In contrast, Shabani is knowledgeable about different marketing methods and able to identify the most lucrative trade opportunities. ‘‘I am trying to make a living here so I have to be as shrewd as possible. I just have to work hard and employ every strategy which can see me live a better life,’’ she says.

But native Malawians are unhappy with people like Shabani. Grace Kalemera, who owns a beauty salon close to Shabani’s, complains that the Burundian ‘‘stole business from her’’ by establishing her shop so close to Kalemera’s.

‘‘Customers are more interested in sampling foreign services. They go to Shabani’s beauty salon because most of her employees are also foreigners,’’ claims Kalemera.

The Malawian businesswoman blames lack of vigilance by the authorities in effecting laws. ‘‘A lot of foreigners are left to take part in informal trade at the expense of indigenous business people,’’ laments Kalemera.

Trading spots that are close to refugee camps in Karonga in northern Malawi, Dowa (about 45 km north of the capital Lilongwe) and the capital itself are the most popular outlets among refugees.

Last month, police in the north of Malawi intercepted 71 illegal immigrants from Ethiopia on their way to the country’s capital.

But refugees are not the only group of foreigners perceived to be encroaching on small-scale businesses in Malawi. Nationals from China, Tanzania, Pakistan, India and Nigeria have also been accused of trading illegally in the country’s main cities of Blantyre, Lilongwe and Mzuzu.

In October this year, the Malawian government launched an operation to address the problem of Chinese and Nigerian traders accused of operating unlawfully.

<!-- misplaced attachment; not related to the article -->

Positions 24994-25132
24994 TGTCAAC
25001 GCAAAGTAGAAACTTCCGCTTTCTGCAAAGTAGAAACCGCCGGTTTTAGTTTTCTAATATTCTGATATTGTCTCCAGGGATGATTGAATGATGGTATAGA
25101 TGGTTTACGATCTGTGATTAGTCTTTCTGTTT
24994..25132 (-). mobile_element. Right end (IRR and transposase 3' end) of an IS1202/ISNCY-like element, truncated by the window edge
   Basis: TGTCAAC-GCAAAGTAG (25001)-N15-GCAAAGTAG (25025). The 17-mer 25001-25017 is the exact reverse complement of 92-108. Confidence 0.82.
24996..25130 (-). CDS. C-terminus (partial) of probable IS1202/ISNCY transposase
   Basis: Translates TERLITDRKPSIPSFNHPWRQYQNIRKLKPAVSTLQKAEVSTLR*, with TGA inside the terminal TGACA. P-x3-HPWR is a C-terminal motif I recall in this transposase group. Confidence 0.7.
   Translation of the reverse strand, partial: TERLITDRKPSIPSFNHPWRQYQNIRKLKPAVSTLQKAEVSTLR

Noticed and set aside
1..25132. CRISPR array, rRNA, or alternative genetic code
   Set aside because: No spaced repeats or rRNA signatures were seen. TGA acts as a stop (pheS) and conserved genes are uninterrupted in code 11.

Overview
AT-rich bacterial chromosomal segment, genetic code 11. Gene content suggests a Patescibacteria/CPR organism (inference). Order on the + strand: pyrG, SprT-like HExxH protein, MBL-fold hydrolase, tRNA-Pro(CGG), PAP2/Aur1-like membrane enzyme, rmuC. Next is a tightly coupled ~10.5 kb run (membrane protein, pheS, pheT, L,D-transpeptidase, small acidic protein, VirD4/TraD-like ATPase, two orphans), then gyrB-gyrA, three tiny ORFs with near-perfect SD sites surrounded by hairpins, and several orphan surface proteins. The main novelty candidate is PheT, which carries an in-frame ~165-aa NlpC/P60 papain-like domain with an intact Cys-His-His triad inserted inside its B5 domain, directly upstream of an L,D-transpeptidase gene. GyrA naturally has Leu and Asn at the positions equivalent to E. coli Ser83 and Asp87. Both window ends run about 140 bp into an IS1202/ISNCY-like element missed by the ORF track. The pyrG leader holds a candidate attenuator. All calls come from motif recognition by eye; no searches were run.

Trade and Commerce Minister Ken Lipenga was quoted in the media as saying the operation was ‘‘to flush out illegal foreigners’’ and that the influx of Chinese and Nigerian traders was causing a big problem.

According to the government, most of these traders are contravening business licensing procedures for investing in a business by foreigners. A minimum of 50,000 dollars is required before the issuance of a trade permit to a foreigner.

A number of shops owned by Chinese nationals have since been closed down in Lilongwe. ‘‘It is imperative that foreign traders follow the country's investment procedures,’’ Lipenga said.

Between November 26 and December 1, 2007, the immigration department arrested 90 illegal immigrants in a routine exercise which happens every quarter of the year.

The exercise took place in the capital and at the tourist destinations of Zomba and Mangochi in the southern region, according to the immigration department. Traders from Rwanda, Tanzania, Burundi, China and India were arrested in the operation.

The department says all the Rwandans and Burundians have since been returned to a refugee camp in Dowa as they were found doing business without permits. The remaining foreigners were sent to court to formally be charged with the offence of contravening permit conditions.

According to the immigration department, being found doing business without a legal permit is met with one of two legal responses: the foreigners could have their permits cancelled or they could be deported.

There are over 8,000 refugees in Malawi, according to deputy minister of home affairs, Vuwa Kaunda. He says most of them are in the 18 to 25 age group.